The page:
What To Do If Your Beagle Gets Stung
We’ve all seen dogs getting stung by bees and wasps, and it is just as painful for them as it is for us. But what should we do? What’s the right first aid for beagles that get stung? It all depends on the severity of your dog’s reaction. Here are a few things you need to know:
Bee stings are usually only dangerous to your dog if he is allergic to bee venom. Dogs that are not allergic can usually handle several stings before any reaction sets in, but if he is allergic, even one sting can cause big problems.
The first thing you want to do is remove the stinger as quickly as possible and take a look at the area it came from. If you see any signs such as swelling, redness, if your dog starts scratching or rubbing his face/ears/neck – they were most likely bitten by a bee. These are the more common reactions after a sting:
If you see or suspect your dog has been stung by a bee, look closely for signs of an allergy: heavy saliva production (drooling), swelling around the face and throat area, coughing, diarrhea, trouble breathing, rapid heartbeat, vomiting, weakness. If you notice any of these symptoms, take your dog’s temperature.
A fever over 102 degrees Fahrenheit means anaphylactic shock may soon occur. The best thing to do in this case is rush your dog to the veterinarian where she will receive adrenaline shots and corticosteroid drugs to stop the reaction. The vet may then give your dog more drugs to prevent further complications, such as a bacterial infection from the sting site.
Bee stings are not usually dangerous to dogs if they only show the following mild symptoms: redness and swelling around the sting site, itching and pain at sting site (if sting is on paw or leg), drooling (from stings on face)
If your beagle has any of these signs after getting stung, you can take care of it yourself without taking him to the veterinarian first.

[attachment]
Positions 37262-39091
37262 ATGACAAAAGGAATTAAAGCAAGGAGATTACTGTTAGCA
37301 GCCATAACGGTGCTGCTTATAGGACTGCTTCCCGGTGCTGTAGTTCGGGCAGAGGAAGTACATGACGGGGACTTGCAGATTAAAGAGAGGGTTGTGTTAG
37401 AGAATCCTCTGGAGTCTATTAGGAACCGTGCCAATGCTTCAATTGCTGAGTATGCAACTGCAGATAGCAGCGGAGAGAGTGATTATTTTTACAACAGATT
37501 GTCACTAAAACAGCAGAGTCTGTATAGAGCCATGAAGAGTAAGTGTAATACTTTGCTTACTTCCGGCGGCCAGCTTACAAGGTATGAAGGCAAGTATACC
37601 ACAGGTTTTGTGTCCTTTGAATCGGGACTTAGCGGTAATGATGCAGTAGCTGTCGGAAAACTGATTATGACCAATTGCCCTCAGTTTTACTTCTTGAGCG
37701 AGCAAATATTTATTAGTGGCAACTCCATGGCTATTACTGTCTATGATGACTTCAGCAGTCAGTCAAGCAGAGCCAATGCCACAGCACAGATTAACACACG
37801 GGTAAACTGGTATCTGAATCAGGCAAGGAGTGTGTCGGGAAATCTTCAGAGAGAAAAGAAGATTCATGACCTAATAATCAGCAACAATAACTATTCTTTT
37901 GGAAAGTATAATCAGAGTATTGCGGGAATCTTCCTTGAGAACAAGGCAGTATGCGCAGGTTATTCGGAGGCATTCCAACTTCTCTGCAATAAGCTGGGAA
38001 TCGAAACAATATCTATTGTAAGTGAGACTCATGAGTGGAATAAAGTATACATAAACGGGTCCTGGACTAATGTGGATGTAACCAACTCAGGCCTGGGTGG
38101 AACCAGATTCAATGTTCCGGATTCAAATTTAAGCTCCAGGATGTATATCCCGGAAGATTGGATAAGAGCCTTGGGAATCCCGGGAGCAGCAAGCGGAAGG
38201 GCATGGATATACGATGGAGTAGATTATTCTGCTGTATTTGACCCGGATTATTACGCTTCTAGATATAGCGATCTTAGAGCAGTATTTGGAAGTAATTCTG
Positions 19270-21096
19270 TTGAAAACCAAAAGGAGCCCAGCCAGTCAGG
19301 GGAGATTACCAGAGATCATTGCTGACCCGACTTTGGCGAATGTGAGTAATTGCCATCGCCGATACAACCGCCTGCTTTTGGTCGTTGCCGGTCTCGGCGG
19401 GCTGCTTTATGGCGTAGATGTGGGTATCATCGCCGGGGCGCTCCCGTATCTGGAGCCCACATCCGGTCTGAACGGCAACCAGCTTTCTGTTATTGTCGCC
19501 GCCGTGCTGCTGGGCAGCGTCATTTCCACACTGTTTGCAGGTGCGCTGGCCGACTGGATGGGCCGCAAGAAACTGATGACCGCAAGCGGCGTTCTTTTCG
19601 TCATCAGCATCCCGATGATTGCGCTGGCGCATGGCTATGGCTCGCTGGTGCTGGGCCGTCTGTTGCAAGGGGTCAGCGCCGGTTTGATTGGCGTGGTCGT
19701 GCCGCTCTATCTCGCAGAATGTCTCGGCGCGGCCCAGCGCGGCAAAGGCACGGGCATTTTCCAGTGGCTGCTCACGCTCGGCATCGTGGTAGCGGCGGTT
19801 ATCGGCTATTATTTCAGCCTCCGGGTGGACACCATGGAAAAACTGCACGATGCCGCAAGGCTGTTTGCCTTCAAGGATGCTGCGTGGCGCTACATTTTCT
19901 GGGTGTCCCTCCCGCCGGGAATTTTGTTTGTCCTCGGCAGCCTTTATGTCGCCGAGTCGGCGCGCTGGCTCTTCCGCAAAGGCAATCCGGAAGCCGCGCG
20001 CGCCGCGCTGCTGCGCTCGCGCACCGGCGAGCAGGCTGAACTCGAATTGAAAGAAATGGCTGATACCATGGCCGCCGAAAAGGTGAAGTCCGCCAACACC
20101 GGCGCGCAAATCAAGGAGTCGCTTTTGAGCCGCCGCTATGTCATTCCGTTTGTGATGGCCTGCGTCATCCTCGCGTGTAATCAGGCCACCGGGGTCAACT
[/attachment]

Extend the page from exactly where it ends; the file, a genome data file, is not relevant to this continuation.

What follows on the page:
Try one of the following:
- Watch for signs of swelling – watch for lethargy and fever immediately after getting stung which could indicate secondary infection.
- Rinse wound with fresh water – you may have seen recommendations online to use vinegar, salt solution or peroxide… But these are not recommended for beagles who are allergic to bee stings.
- Apply Benadryl ointment or cream – give your dog a dose of Benadryl orally (“doggie Dramamine”).
- Rinse with Benedryl solution if there’s swelling in the mouth, tongue or throat area. This is not recommended for non-allergic dogs though because it can cause other reactions.
Monitor your dog for signs of shock – watch out for blue gums and rapid heart rate when taking him to the vet
Even if you’re at home, don’t waste any time! If your Beagle starts showing any signs of an allergic reaction after getting stung – call your vet right away.
Remember: It’s best to avoid bee stings… But if your beagle gets stung by a bee, follow these steps to minimize the reaction and decrease the risk of getting stung again!
Possible complications: secondary infections at sting sites, shock, or if your dog has been stung around his eyes or mouth – swelling could cause breathing problems, choking, or trouble swallowing.
The best thing to do is take your beagle’s temperature to make sure he doesn’t have a fever over 102 degrees Fahrenheit, and if so – rush him to the emergency veterinarian. If his temperature is normal, try one of these remedies listed above.
Do NOT give human medication